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I often read anecdotal reports that antibiotics kill off a lot of your good bacteria. As a layperson this seems to make sense but on the other hand why would doctors want to risk compromising the health of your gut. In addition, there have been recent trials with the antibiotic Rifaxamin and it seems very likely that it will now be approved by the FDA for use in IBS patients.So my question is do antibiotics compromise your gut flora or is it just a myth? I would prefer no anecdotal evidence if possible and hope that people who really know could provide the right answer please.
 

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You take Rifaxamin to kill off normal colonic flora (just what lives in small intestine rather than in the colon where it belongs).I can't imagine it refuses to kill normal colon flora when you take it for a pathogen. It isn't like it knows which bugs you want dead and which you want left alone.http://www.medicinenet.com/clostridium_difficile_colitis/page3.htm lists which antibiotics tend to cause that (so which effect the colon flora more than others).Lots of antibiotics kill off normal colon bacteria, that is why people get C. diff infections after antibiotics. There isn't enough normal flora and that particular bad guy can get a toe hold and cause problems.How much this effects someone health probably varies and I think a lot of people make it sound way more dangerous than it really is.Here is an article about it from Pubmed.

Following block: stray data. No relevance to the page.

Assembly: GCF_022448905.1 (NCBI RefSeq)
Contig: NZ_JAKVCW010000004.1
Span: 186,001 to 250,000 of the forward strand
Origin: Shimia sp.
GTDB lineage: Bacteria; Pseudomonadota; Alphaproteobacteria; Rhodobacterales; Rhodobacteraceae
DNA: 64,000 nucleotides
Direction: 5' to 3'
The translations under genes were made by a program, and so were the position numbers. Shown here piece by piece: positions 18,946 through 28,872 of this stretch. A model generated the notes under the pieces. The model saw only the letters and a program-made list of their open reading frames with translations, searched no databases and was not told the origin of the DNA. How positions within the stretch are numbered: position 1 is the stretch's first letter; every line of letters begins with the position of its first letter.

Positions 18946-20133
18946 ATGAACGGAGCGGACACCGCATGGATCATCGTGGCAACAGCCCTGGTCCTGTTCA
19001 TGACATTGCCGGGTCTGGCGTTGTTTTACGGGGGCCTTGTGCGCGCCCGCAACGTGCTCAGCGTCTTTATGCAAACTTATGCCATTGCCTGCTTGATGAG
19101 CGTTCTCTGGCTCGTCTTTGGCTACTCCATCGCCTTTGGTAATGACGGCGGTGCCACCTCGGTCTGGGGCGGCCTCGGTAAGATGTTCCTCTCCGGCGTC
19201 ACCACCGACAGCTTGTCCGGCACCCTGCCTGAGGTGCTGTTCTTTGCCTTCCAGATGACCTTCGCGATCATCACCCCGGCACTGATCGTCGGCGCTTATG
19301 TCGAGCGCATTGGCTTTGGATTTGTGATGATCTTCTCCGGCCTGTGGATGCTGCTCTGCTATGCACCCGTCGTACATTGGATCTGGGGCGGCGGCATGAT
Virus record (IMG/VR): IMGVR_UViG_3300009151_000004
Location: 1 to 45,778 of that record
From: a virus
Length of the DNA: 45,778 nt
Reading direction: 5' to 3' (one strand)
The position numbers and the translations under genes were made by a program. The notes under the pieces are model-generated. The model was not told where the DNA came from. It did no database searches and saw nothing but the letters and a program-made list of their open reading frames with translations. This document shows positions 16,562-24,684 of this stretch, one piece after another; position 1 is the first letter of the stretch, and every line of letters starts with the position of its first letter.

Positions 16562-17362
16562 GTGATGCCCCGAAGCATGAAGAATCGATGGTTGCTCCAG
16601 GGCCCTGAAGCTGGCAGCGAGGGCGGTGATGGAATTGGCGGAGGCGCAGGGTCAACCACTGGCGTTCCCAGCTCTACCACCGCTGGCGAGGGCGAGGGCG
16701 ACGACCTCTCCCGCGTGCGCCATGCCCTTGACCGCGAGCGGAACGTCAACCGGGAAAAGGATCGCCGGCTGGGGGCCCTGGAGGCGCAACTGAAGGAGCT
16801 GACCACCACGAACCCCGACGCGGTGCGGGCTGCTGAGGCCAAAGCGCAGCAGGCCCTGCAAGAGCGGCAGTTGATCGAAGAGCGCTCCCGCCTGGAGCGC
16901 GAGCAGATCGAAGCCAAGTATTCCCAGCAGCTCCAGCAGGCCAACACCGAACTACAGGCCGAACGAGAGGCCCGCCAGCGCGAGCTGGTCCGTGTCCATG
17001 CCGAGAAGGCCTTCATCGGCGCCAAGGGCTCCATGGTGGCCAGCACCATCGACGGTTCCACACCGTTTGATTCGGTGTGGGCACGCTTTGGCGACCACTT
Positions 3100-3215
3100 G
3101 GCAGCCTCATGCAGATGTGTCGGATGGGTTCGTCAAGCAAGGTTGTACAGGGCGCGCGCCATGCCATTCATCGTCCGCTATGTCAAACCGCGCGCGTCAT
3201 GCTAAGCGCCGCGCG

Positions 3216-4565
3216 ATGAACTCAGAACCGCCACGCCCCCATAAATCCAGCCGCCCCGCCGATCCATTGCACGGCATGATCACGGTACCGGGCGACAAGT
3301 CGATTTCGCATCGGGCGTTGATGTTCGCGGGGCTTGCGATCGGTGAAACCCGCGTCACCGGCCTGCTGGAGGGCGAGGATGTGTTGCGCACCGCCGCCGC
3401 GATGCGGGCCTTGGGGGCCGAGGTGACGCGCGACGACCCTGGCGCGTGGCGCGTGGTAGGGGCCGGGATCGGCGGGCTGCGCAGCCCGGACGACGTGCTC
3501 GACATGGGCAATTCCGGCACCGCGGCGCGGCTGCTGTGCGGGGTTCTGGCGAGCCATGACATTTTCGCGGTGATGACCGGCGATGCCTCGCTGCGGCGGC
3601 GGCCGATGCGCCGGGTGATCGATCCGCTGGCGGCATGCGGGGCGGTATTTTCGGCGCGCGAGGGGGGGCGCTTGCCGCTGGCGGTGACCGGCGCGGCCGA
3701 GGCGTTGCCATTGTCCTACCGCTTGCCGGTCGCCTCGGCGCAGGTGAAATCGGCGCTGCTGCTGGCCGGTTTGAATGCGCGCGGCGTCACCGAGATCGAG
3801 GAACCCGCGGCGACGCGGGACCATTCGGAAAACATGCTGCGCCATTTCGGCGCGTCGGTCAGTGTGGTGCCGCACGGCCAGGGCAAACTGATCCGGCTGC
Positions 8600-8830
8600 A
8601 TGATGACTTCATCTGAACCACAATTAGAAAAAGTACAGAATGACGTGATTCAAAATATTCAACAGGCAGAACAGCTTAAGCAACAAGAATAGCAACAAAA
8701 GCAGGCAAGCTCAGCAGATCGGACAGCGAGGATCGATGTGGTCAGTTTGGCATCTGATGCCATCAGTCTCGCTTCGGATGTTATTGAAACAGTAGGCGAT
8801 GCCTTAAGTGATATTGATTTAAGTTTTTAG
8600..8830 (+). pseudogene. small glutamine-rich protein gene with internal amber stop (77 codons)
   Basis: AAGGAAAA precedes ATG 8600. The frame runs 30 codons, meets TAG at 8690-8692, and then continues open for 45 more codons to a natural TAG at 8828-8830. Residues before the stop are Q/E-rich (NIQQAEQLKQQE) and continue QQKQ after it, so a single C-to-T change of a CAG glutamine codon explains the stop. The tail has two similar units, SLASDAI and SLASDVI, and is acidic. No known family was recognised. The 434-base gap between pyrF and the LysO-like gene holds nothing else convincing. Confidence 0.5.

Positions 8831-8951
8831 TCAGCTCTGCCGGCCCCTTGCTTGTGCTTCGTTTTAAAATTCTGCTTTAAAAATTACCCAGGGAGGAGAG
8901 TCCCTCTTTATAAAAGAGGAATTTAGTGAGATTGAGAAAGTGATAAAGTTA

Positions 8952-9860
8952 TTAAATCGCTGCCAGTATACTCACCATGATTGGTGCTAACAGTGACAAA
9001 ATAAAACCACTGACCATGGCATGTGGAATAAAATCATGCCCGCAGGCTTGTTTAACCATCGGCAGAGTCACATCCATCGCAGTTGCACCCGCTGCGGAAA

Eur J Clin Microbiol. 1982 Feb;1(1):38-48.Effect of erythromycin and clindamycin on the indigenous human anaerobic flora and new colonization of the gastrointestinal tract.Heimdahl A, Nord CE.AbstractErythromycin and clindamycin were given orally to ten subjects in recommended doses for seven days in order to study the effects of these antibiotics on human flora. Saliva and faecal specimens were collected for up to 29 days after administration of the antibiotics. Erythromycin caused only minor changes in the saliva flora while the aerobic and anaerobic colon flora were considerably disturbed. Clindamycin depressed both the anaerobic saliva and colon flora. Both erythromycin and clindamycin induced new colonization of the oral cavity and colon. The levels of free volatile fatty acids sank in saliva and faeces when erythromycin and clindamycin were given. The ecological disturbances caused by antibiotics require further investigation and should be taken into consideration in therapy.
http://www.ncbi.nlm.nih.gov/pubmed/7173170There are lots more like it if you need more.
 
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